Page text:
Growing up in poverty may impact the wiring of a child’s brain, according to a new study from Washington University School of Medicine in St. Louis.
The study, published in JAMA Network Open, indicates a link between both neighborhood and household poverty and the brain’s white matter tracts, which allow for communication between brain regions. White matter plays a critical role in helping the brain process information.
The findings stem from the largest long-term study of brain development and child health conducted in the U.S. — the Adolescent Brain Cognitive Development (ABCD) Study, which was launched by the National Institutes of Health (NIH) in 2015. Washington University is a national leader in studies of the developing brain and is one of 21 study sites around the country participating in the ABCD Study, which is following nearly 12,000 children, beginning at ages 9 to 10, for at least a decade.
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“White matter integrity is very important in brain development,” said first author Zhaolong (Adrian) Li, a neuroimaging research technician in the Department of Psychiatry. “For example, weaknesses in white matter are linked to visuospatial and mental health challenges in children. If we can capture how socioeconomic status affects white matter early on in a child’s life, the hope is we can, one day, translate these findings to preventive measures.”
The researchers also found that childhood obesity and lower cognitive function may explain, at least partially, poverty’s influence on white matter differences. Generally, children who grow up in poverty have a higher risk of obesity and score lower on tests of cognitive function than their peers in higher income neighborhoods and households. The latter could be due, in part, to limited access to enriching sensory, social and cognitive stimulation.
“Our finding that obesity and cognitive enrichment may be relevant mediators, if confirmed, would provide strong support for managing healthy weight and encouraging cognitively stimulating activities to support brain health in disadvantaged children,” said Tamara Hershey, PhD, the James S. McDonnell Professor of Cognitive Neuroscience and a professor of psychiatry and of radiology.
The research was conducted in the Neuroimaging Labs Research Center in the university’s Mallinckrodt Institute of Radiology.
White matter, the densely packed nerve fibers deep in the brain, gets its white color from the fatty substance that surrounds nerve fibers. The fatty coating is responsible for the rapid transmission of information along nerve cell tracts. The organization and connectivity between these tracts support learning and proper communication across brain regions. Disruption in these communication pathways has been linked to physical challenges as well as worse mental health outcomes.
The scientists used the publicly available ABCD Study database, through which they were able to model water movement as an indicator of white matter integrity in the brain scans of 8,842 children ages 9 to 11. Just like rocks, pebbles and boulders impact the flow of water in a river, diverse brain cell structures create barriers that hinder water diffusion. The researchers found less directional movement of water molecules in the brains of children living in poverty, signifying structural changes in white matter regions. They also found higher water content in spherical spaces in the brain, which hinted at possible neuroinflammation in children who live in poverty.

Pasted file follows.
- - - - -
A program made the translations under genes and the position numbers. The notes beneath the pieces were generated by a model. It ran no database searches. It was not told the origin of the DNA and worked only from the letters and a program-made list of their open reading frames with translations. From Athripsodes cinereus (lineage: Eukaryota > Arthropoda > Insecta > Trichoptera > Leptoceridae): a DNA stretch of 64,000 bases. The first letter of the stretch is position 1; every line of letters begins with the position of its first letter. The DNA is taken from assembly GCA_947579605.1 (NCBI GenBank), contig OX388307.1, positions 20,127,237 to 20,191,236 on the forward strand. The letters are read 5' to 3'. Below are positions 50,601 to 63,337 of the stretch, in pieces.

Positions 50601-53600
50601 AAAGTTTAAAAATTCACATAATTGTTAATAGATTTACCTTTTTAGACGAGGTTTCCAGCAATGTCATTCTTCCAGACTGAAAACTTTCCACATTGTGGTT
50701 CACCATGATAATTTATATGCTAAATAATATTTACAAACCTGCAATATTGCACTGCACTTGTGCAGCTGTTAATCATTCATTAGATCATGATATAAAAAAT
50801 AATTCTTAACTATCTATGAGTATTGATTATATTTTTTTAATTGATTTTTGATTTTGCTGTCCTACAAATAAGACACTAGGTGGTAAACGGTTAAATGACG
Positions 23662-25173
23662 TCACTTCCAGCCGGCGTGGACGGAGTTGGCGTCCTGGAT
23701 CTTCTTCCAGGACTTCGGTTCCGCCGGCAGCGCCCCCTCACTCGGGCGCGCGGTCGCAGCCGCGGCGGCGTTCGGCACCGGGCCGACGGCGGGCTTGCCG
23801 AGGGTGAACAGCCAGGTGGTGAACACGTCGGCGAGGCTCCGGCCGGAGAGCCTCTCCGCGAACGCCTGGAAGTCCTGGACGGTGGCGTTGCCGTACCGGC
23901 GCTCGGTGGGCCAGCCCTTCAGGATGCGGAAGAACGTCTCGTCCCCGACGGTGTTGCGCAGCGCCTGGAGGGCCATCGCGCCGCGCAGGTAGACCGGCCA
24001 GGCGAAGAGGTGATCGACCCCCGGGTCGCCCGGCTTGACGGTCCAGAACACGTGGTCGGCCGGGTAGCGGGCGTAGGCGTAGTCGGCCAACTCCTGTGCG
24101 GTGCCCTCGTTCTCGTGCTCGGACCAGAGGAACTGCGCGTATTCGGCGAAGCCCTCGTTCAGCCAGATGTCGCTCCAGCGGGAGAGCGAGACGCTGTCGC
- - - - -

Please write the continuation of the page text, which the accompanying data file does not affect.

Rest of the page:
A child’s environment is complex, involving both neighborhood and family influences. Disadvantaged neighborhoods suffer disproportionately from unemployment, poverty, and income disparity. Single-parent homes are more common, and residents are typically less educated, earn a lower income, and own less property.
“Our analysis revealed that neighborhood poverty is linked to white matter differences and putative immune cell presence. We found a similar link when looking at household socioeconomic status, taking into account annual income and parental education,” Li said.
“Wealth and income inequality are accelerating in the U.S.,” said co-corresponding author Scott Marek, PhD, an assistant professor of radiology and of psychiatry. “We and others are starting to scratch the surface of how inequality may harm the developing brain and affect mental health outcomes. Our findings emphasize shifting away from the thinking that socioeconomics is a unitary construct. It’s not schools or parenting alone that matter for brain health. It’s likely the collection of many neighborhood and familial life factors.”
Hershey, who directs the Neuroimaging Labs Research Center and is a co-corresponding author, cautioned that the study only looked at one time point. Therefore, it is too soon to know if poverty triggered the brain differences seen in the study, she said. However, the ABCD Study continues to track enrolled children through brain scans and cognitive testing with the potential for future long-term brain development studies in disadvantaged children.
“We hope this work encourages future studies to examine modifiable health risk factors in large and longitudinal samples that would one day translate to intervention,” Hershey said.
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